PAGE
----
- The Washington Times - Monday, July 31, 2017

The chairman of the House Democrats’ campaign arm is in hot water with pro-choice advocates for saying Democratic candidates for office do not have to support abortion rights.

In an interview with The Hill published on Monday, Rep. Ben Ray Lujan of New Mexico said abortion is not a “litmus test” for affiliation with the party.

“There is not a litmus test for Democratic candidates,” said Mr. Lujan, who is chairman of the Democratic Congressional Campaign Committee. “As we look at candidates across the country, you need to make sure you have candidates that fit the district, that can win in these districts across America.”

He said Democrats need a “broad coalition” to pick up the 24 seats required to take back the House in 2018.

The remark irked rank-and-file Democrats and pro-choice activists alike.

Howard Dean, who headed the Democratic National Committee from 2005 to 2009, denounced the campaign committee’s stance in a tweet on Monday.

“I’m afraid I’ll be with holding support for the DCCC if this is true,” Mr. Dean said.

Laura Moser, a Democratic candidate for Congress in Texas’ 7th District, said “women’s rights are no more negotiable to Democrats than racial equality or LGBT rights.”

Renee Bracey Smith, a board member at NARAL Pro-Choice America, called out Mr. Lujan by name.

“I had an abortion. I’d love to chat with you about why my healthcare access is up for debate to win elections,” Ms. Sherman tweeted. “Let’s talk.”

“What better strategy than to betray their base and reaffirm that women’s basic rights are negotiable and disposable,” chimed in prominent progressive author Jill Filipovic.

How much weight to give abortion has been a major source of contention among Democrats in the wake of the general election.

The party endorsed its most radical stance on abortion in 2016, adding to its platform for the first time a commitment to repealing the Hyde Amendment, which bars taxpayer funding for abortion.

But some in the party have blamed its losses, including dwindling representation in state legislatures and governor’s mansions, on making social rather than economic issues paramount.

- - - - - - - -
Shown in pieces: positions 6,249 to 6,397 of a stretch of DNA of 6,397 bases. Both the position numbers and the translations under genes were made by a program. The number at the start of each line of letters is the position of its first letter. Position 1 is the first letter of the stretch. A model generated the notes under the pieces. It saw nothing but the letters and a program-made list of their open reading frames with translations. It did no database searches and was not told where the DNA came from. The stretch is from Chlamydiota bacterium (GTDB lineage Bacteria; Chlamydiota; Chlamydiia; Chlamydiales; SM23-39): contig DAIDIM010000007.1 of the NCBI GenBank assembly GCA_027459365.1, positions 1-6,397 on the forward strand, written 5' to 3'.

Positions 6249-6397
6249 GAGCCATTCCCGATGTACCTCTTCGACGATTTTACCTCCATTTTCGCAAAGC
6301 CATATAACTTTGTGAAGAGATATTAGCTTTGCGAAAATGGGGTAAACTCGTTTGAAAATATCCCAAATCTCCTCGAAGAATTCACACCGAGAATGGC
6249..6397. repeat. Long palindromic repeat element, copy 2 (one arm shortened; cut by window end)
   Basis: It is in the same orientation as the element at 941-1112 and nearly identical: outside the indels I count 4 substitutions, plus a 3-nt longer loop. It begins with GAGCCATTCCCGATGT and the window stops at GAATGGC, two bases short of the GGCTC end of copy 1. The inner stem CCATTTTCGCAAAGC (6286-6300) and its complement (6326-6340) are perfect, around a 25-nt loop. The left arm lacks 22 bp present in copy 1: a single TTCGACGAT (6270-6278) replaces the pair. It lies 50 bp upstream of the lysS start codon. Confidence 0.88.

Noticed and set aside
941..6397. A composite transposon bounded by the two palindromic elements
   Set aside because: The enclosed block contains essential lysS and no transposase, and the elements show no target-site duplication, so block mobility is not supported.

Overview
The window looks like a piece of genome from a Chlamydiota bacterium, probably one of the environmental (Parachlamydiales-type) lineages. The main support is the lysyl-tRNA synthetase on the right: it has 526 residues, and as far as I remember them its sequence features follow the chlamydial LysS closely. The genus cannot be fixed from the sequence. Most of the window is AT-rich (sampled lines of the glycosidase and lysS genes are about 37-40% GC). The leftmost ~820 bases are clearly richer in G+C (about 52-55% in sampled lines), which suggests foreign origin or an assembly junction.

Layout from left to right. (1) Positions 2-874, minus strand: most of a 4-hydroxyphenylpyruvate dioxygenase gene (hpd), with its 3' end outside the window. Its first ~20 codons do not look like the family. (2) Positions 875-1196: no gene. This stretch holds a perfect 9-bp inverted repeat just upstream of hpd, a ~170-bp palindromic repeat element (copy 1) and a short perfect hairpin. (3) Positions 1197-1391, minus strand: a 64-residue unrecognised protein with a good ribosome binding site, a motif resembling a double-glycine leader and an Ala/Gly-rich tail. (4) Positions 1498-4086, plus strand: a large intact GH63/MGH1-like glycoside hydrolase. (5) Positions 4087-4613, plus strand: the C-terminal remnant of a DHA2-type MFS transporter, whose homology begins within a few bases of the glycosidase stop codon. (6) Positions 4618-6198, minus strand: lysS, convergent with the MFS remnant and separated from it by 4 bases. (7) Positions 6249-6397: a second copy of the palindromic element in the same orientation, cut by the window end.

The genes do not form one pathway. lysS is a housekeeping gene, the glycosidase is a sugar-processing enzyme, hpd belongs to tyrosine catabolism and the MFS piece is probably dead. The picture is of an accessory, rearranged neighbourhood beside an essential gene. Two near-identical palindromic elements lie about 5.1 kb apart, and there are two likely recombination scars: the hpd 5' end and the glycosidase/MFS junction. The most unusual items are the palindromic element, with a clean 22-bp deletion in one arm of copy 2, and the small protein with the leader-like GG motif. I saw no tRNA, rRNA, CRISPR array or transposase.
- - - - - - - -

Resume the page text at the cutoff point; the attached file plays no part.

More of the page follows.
That rift was on display in April when Heath Mello, a pro-life Catholic, won the Democratic nomination in the Omaha, Nebraska, mayor’s race.

NARAL and others in the abortion industry slammed the party for supporting Mr. Mello’s candidacy, and DNC Chairman Tom Perez responded by demanding ideological purity on abortion going forward.

“Every Democrat, like every American, should support a woman’s right to make her own choices about her body and her health,” Mr. Perez said at the time. “That is not negotiable and should not change city by city or state by state.”

But several party leaders, including Senate Minority Leader Charles E. Schumer, House Minority Leader Nancy Pelosi and Sen. Elizabeth Warren, broke ranks, saying they oppose establishing a test for entry into the party.

“I am strongly pro-choice,” Ms. Warren, Massachusetts Democrat and a progressive hero, said at the time. “I am strongly pro-choice, and I will fight. But that’s not how everyone in the party feels.”

Indeed, anywhere from one-quarter to one-third of Democrats identify as pro-life, according to Democrats for Life.

In the Omaha mayor’s race, Sen. Bernard Sanders, Vermont independent, continued to campaign for Mr. Mello despite the backlash from the pro-choice lobby. In the wake of the presidential race, he said Democrats must learn how to be a “50-state party.”

“I think what is clear to anyone who looks at where the Democratic Party [is] today is that the model of the Democratic Party is failing.”

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